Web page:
Book of Durrow: second half of the seventh century. Hiberno-Saxon: IrishManuscript is named for the town in Ireland where is was kept in the late medieval period, but no one knows where it was made. Possibility is the monastery on Iona founded by Saint Columba in the 6thcentury. Bede- the Anglo-Saxon historian Bede wrote that the Celtic monasteries stood “among craggy and distant moutains, which looked more like lurking places for robbers and retreats for wild beasts than habitation for men.” They did become seats of scholarship…..and because they were so isolated, they became open to attack from Vikings, as in the case of the island of Lindisfarne in 793 and Iona in 795. The Book of Durrow is one of the earliest manuscripts, and consists of an introductory page for each Gospel with the symbol of the evangelist who wrote it, followed by a carpet page- a page of pure ornament. The Gospel of Matthew is preceded by his symbol, the man, with a colorful, checked pattern similar to the enamels of Sutton Hoo. The hair frames the face in the tonsure pattern favored by the early Celtic church. Figure seems to dangle against a neutral ground. Border is filled with ribbon interlace. Cloak resembles cloisonne. Elaborate decorative patterns. Medieval scriptorium: Books were made one at a time, with ink, pen, brush and paint. Flocks of sheep had to be killed to provide enough sheepskin for one single Gospel book. Medieval books were created in workshops run by monks and nuns in workshop called a scriptorium in the monastery. Books were written on vellum- animal skin, or parchment, which was heavier and shinier. Skins for vellum were cleaned and stripped of hair and scraped to get the surface ready.
Lindisfarne Gospels: Surface ornamentation, strong use of design, interchange of stylistic motifs and ideas. Written for God and St. Cuthbert- according to Eadfrith, Bishop of Lindisfarne 698- 721. Patterning much more intricate and detailed than Book of Durrow. Serpentine interlacements of writhing animals adorn the page. Motif that dominates is the cross. Zoomorphic forms everywhere. Best example of Hiberno-Saxon art.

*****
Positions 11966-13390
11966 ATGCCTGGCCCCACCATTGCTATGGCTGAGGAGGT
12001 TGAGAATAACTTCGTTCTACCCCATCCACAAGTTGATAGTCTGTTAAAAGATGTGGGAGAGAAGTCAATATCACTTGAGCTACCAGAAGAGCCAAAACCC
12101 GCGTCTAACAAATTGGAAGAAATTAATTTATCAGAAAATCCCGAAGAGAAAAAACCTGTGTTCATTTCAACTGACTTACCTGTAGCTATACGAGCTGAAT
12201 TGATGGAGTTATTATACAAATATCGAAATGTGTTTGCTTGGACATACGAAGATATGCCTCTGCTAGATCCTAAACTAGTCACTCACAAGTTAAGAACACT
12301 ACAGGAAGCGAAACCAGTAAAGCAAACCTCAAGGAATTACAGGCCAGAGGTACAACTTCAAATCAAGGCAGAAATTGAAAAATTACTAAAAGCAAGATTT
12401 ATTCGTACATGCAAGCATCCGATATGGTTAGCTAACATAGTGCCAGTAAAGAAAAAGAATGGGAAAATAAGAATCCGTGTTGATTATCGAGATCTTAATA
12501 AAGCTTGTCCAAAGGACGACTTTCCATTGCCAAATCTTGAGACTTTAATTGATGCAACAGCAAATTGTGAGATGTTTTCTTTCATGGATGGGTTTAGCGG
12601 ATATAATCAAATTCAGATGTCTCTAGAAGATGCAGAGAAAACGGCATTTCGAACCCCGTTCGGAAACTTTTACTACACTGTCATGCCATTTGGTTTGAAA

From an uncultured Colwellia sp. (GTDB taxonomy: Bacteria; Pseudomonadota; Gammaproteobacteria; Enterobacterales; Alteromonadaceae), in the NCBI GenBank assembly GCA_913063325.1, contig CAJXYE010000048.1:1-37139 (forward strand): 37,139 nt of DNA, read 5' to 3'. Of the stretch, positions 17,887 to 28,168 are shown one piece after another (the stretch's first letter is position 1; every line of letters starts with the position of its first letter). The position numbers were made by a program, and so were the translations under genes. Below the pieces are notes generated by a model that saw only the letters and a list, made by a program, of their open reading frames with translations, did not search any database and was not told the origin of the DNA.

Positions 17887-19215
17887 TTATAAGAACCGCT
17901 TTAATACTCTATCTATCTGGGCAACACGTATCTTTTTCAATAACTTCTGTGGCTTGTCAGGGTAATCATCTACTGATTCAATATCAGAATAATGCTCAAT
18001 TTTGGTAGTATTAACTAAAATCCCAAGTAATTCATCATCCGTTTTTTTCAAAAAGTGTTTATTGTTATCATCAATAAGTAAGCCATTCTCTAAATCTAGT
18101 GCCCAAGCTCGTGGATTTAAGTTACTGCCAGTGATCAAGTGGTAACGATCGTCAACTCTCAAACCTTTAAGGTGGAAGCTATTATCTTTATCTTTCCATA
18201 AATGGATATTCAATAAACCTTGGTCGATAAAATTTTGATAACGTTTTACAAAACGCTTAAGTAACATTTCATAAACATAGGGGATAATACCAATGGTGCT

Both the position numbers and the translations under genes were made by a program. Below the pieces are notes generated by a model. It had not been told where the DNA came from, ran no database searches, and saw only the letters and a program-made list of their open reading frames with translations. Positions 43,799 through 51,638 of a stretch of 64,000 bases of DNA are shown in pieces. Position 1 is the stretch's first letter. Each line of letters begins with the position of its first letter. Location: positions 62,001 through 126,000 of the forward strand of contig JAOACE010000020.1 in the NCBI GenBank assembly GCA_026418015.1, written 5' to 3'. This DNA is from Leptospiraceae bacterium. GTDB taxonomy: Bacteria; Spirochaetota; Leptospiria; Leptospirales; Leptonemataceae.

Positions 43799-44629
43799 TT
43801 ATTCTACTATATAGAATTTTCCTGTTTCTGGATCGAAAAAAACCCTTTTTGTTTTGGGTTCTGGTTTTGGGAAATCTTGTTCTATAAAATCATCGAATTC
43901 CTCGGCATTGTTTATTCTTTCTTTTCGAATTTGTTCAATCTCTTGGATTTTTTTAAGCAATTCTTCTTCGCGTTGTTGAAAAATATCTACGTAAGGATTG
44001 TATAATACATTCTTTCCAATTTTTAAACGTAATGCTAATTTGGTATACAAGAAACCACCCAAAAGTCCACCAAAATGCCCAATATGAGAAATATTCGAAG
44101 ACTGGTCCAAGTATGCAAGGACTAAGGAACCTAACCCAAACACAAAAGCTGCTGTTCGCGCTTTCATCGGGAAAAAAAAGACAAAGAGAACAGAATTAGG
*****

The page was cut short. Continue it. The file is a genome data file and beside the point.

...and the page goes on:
Lindisfarne (grid reference NU125421, 55°40′46″N, 1°48′27″W), also called Holy Island (variant spelling, Lindesfarne), is a tidal island off the north-east coast of England, which is connected to the mainland of Northumberland by a causeway and is cut off twice a day by tides — something well described by Sir Walter Scott: For with the flow and ebb, its style Varies from continent to isle; Dry shood o'er sands, twice every day, The pilgrims to the shrine find way; Twice every day the waves efface Of staves and sandelled feet the trace. History The monastery of Lindisfarne was founded by Irish born Saint Aidan, who had been sent from Iona off the west coast of Scotland to Northumbria at the request of King Oswald around AD 635. It became the base for Christian evangelising in the North of England and also sent a successful mission to Mercia. Monks from the community of Iona settled on the island. Northumberland's patron saint, Saint Cuthbert, was a monk and later Abbot of the monastery, and his miracles and life are recorded by the Venerable Bede. Cuthbert later became Bishop of Lindisfarne. At some point in the early 700s the famous illuminated manuscript known as the Lindisfarne Gospels, an illustrated Latin copy of the Gospels of Mark, Luke, Matthew and John, was probably made at Lindisfarne. Sometime in the second half of the tenth century a monk named Aldfrith added an Anglo-Saxon (Old English) gloss to the Latin text, producing the earliest surviving Old English copies of the Gospels. The Gospels were illustrated in an insular style containing a fusion of Celtic, Germanic and Roman elements; they were probably originally covered with a fine metal case made by a hermit called Billfrith. In 793 a Viking raid on Lindisfarne caused much consternation throughout the Christian west, and is now often taken as the beginning of the age of Viking raids. A very famous passage in the Anglo-Saxon Chronicle reads: "In this year fierce, foreboding omens came over the land of Northumbria. There were excessive whirlwinds, lightning storms, and fiery dragons were seen flying in the sky. These signs were followed by great famine, and on January 8th of the same year, the ravaging of heathen men destroyed God's church at Lindesfarne." Eventually the monks fled the island (taking with them the body of St Cuthbert, which is now buried at the Cathedral in Durham). The bishopric was transferred to Durham in AD 1000. The Lindisfarne Gospels now reside in the British Library in London, somewhat to the annoyance of some Northumbrians. The priory was re-established in Norman times as a Benedictine house and continued until its suppression in 1536 under Henry VIII. It is now a ruin in the care of English Heritage, who also run a museum/visitor centre nearby. The neighbouring parish church (see below) is still in use. Lindisfarne also has the small Lindisfarne Castle, based on a Tudor fort, which was refurbished in the Arts and Crafts style by Sir Edwin Lutyens. The castle, garden and nearby limekilns are in the care of the National Trust and open to visitors. Turner, Thomas Girtin and Charles Rennie Mackintosh all painted on Holy Island.